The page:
AS-3012 BET Surface Area Analyzer performs surface area analysis on ISO 9277. ISO 9277 is about determination of the specific surface area of solids by gas adsorption using the BET method. AS-3012 BET surface area analysis instrument works on the principle of the popular physical adsorption isotherms, specifically static volumetric method.The computer controls the operation automatically without any human monitoring. AS-3012 analyzes two samples at the same time in Windows system.The instrument can perform a single point, multi-point BET surface area, BJH mesoporous, pore distribution, pore size and total pore volume and area, and the average pore size. The specific surface area range is from 0.01m 2 / g to no limit. The pore size range is from 0.35nm to 400nm. AS-3012 is widely used in many applications.

  • • Reference Material
  • • Gas Regulator
  • • Sample Tube
  • • Glass filler rod
  • • Powder Funnel
  • • O-ring
  • • Dewar
  • • Vacuum Pumps
  • • Software (English)
AS-3012 Surface Area and Pore Size Analyzer
as-3012-bet-surface-area-analyzer-and-bjh-pore-size-analyzer P/N 040198






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Specifications of AS-3012 BET Surface Area Analyzer
Features of AS-3012 BET Surface Area Instrument
Applications of AS-3012 BET Surface Analyzer

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The method specified involves the determination of the amount of adsorbate or adsorptive gas required to cover the external and the accessible internal pore surfaces of a solid with a complete monolayer of adsorbate. This monolayer capacity can be calculated fro the adsorption isotherm using the BET equation. Any gas may be used, provided it is physically adsorbed by weak bonds at the surface of the solid (van der Walls forces), and can be desorbed by a decrease in pressure at the same temperature.
Nitrogen at its boiling point (about 77 K) is usually the most suitable adsorptive. If the sensitivity of the instrument when using nitrogen is insufficient for low surface areas, adsorptives of heavier molecules or of vapour pressure lower than nitrogent, e.g. krypton, may be used. The results of measurements with different adsorptives may deviate from each other because of different molecular areas, different accessibilities to pores and different measuring temperatures.
The adsorptive gas is admitted to the sample container which is held at a constant temperature. The amounts adsorbed are measured in equilibrium with the adsorptive gas pressure p and plotted against relative pressure, p/p0, to give an adsorption isotherm. Adsorption isotherms may be obtained by volumetric, gravimetric, calorimetric or spectroscopic measurement or by the carrier gas method using continuous or discontinuous operation.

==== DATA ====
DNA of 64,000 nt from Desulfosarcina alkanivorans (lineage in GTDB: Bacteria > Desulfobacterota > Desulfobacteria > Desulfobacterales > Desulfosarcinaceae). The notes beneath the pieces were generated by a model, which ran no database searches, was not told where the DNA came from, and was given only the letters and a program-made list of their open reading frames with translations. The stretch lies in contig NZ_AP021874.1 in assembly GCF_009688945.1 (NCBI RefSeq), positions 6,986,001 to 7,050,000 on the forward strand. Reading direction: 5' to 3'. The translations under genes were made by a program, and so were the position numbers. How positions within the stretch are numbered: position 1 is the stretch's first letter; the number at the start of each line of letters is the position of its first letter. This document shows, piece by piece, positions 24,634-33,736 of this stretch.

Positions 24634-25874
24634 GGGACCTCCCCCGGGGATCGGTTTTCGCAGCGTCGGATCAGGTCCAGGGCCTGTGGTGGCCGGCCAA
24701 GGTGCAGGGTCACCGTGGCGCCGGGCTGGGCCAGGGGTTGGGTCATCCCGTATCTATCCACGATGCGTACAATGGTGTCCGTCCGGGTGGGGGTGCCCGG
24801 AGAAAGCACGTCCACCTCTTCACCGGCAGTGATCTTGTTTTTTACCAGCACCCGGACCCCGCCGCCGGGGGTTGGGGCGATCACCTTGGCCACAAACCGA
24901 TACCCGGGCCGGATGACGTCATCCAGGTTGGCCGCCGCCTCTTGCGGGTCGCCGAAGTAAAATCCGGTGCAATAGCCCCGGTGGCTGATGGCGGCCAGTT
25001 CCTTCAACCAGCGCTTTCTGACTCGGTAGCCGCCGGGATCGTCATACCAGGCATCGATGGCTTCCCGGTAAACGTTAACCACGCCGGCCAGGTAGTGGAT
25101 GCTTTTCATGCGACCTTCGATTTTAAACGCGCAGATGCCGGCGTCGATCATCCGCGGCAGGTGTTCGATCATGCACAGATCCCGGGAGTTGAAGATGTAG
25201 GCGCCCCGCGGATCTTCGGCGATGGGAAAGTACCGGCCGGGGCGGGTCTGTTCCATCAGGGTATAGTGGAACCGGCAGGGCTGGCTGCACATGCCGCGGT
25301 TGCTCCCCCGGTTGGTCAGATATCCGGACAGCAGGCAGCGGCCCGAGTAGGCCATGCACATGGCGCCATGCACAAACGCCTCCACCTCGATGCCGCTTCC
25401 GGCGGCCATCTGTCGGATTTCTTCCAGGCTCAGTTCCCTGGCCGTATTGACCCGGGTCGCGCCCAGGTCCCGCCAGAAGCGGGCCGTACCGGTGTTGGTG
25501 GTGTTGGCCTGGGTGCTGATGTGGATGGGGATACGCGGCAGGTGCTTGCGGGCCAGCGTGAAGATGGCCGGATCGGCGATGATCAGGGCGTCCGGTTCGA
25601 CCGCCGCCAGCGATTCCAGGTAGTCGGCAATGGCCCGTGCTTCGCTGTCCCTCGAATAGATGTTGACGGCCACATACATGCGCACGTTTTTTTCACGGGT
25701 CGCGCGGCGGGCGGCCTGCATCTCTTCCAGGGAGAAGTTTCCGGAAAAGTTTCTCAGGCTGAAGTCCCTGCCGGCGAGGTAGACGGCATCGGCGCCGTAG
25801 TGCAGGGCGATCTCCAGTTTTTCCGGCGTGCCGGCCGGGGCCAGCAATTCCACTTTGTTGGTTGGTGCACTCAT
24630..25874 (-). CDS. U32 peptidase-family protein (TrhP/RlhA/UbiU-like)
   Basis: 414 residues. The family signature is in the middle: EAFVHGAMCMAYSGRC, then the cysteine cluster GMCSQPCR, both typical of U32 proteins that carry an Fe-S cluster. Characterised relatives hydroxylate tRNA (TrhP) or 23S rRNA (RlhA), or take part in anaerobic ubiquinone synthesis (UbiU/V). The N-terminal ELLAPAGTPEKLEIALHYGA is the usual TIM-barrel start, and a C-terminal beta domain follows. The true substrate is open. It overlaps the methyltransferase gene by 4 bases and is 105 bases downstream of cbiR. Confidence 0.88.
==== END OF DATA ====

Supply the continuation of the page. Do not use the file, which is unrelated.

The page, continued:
Volumetric method
In order to determine the adsorption isotherm volumetrically by the discontinuous method, known amounts of adsorptive are admitted stepwise into the sample container. At each step, adsorption of the gas by the sample occurs and the pressure in the confied volume falls until the adsorbate and the adsorptive are in equilibrium. The adsorbed volume may be compensated by the introduction of calibrated increments of gas so that the pressure remains constant. The amount of gas adsorbed is the difference between the amount of gas admitted and the amount of gas filling the dead volume (free space in the sample container, including connections), which is determined by application of the general gas equation. The various volumes of the apparatus and their temperatures should be taken into account.
The dead volume must be determined before or after the measurement of the adsorption isotherm. The calibration is done volumetrically using helium at the measuring temperature. It should be noted that some materials may absorb helium. In this case, corrections can be made after measuring the helium isotherms. During sample measurement and determination of the dead volume, it is recommended that the liquid level in the cooling bath be maintained, unless otherwise compensated, at least 50 mm above the sample and constant to within 1 mm. The determination of the dead volume may be avoided using difference measurements, i.e. by means of reference and sample tubes connected by a differential transducer.
In the continuous volumetric measurement, the amount of admitted adsorptive may be calculated from the pressure difference and the duration of the gas flow through a calibrated capillary or metering valve.

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